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Chris Brain – Steady Away Review

Considered charms of the Yorkshire valleys are kindling an uncredited new era for English folk. With the likes of Katie Spencer and Henry Parker already whittling away in the comfortable confines of heartfelt ballads, a burst of the lush bubble is bound to happen. Whether it captures the wider reaches of the country and beyond is yet to be seen, but with the steady trickle of tremendous releases, from The Edge of the Land to this recent piece from Chris Brain, Steady Away, it seems promising. Leeds-based folk musician Brain can hold his head high with this sophomore release, a developing and articulate piece of nostalgia blurred in with colloquial beauty.  

Steady and tranquil experiences on opening track Golden Days set the mood tremendously. Those lush strings backing Brain wash over the listener with real elegance. There is a stellar warmth flowing through the whole album, and it is hard not to feel it shake off sour thoughts the more it progresses. Rolling Wave is a delicate treat whereas the preceding track Silence is anything but. Never a note wasted and a vast improvement in the areas where it matters when compared to the short and sweet debut record, Bound to Rise. Steady and playful tones come through on Steady Away and it is much to the credit of the acoustic beauty. It sounds so delicate and when isolated, draws on the refined and foundational qualities of tremendous playing, as it is toward the bridge of Wish. 

Gifts of fate and tremendously sombre recollections of recent memories are the core of Steady Away. Brain navigates those with tenderness and real joy to them, as on the autumnal delicacy Tawny. Should colours of orange and brown not symbolise the experience, the slower-paced style of playing, which bleeds over into an aptly titled Instrumental will shore up any worries. As ever with Brain’s work, the first few songs test the waters of what is to come, and a confident stride is soon found. Comfort can be found in the lush charms of folk but the recent boom, the nice shuffle of the deck and the Leeds-clad glories of Steady Away are a real charm. Delightful double pairing Weeping Willow and Now Westlin Winds brings about the nature-heavy focus. It comes from hikes and better times in the great outdoors.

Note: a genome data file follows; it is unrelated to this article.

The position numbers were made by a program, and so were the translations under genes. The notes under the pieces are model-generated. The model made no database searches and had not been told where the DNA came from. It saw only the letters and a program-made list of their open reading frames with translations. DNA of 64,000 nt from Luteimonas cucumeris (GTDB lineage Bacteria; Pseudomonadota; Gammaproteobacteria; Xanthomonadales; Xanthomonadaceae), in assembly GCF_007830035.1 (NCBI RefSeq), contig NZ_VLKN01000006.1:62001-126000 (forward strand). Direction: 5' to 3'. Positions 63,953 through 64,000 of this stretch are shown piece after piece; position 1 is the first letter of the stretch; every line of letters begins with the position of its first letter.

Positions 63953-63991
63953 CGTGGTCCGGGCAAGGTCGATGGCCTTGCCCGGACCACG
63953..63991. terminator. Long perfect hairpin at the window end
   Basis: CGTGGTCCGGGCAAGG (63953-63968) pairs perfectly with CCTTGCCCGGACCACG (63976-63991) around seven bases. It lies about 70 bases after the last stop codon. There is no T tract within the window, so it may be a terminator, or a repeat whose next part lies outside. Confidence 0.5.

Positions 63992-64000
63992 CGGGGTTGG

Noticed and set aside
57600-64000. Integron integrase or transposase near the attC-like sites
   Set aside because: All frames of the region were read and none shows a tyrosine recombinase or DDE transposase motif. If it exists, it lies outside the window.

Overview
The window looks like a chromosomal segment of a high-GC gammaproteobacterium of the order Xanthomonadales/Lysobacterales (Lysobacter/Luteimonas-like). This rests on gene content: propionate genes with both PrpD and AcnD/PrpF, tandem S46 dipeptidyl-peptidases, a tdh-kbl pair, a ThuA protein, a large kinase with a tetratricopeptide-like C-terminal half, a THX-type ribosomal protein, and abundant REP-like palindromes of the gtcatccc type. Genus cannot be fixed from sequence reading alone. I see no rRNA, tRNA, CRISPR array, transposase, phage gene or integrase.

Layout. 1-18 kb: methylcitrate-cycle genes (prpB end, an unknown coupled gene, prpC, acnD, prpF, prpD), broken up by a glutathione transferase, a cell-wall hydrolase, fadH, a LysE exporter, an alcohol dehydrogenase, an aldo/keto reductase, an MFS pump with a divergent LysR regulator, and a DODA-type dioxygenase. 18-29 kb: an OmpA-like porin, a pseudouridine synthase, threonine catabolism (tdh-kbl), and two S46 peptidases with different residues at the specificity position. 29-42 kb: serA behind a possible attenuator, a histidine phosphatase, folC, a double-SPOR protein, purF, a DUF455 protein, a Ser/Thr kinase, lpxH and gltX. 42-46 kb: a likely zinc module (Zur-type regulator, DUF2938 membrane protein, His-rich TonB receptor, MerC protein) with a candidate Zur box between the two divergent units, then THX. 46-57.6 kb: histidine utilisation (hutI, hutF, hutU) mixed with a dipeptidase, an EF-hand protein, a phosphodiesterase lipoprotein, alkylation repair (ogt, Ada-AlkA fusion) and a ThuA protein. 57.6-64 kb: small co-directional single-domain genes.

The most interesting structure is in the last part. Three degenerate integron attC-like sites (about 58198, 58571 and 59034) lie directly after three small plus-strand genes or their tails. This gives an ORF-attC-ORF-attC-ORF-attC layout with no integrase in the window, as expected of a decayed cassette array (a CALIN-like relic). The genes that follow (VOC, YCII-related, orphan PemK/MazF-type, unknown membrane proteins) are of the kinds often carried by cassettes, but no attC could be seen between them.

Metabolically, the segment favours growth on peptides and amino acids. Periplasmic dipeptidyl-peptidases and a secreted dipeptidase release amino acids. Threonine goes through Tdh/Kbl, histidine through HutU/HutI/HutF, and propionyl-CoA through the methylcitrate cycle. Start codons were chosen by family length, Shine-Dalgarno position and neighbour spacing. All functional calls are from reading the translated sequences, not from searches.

Those experiences outside, which are difficult for those tied to their Tassimo machine to come by, are not as elusive as once thought. There is beauty in the merits and charms of Brain’s work here and Steady Away builds upon what his listeners already know. For those out of the loop, in here is the blueprint for a successful surge of folk music for UK musicians. Patches of excellence for an already promising musician, whose array of calming and impressive works grows ever stronger thanks to Steady Away. Taking this Yorkshire folk boom to the next level, Brain sets the new standard for a delightful period of heartfelt and nostalgic pieces inspired by the landscape. Autumnal feelings are not seasonal after all, and the summery September skies which beat down on the screen when listening to an advance copy are as sweet as they are a month later, bracing the winds and fending off rogue leaves.  

Ewan Gleadow
Ewan Gleadow
Editor in Chief at Cult Following | News and culture journalist at Clapper, Daily Star, NewcastleWorld, Daily Mirror | Podcast host of (Don't) Listen to This | Disaster magnet

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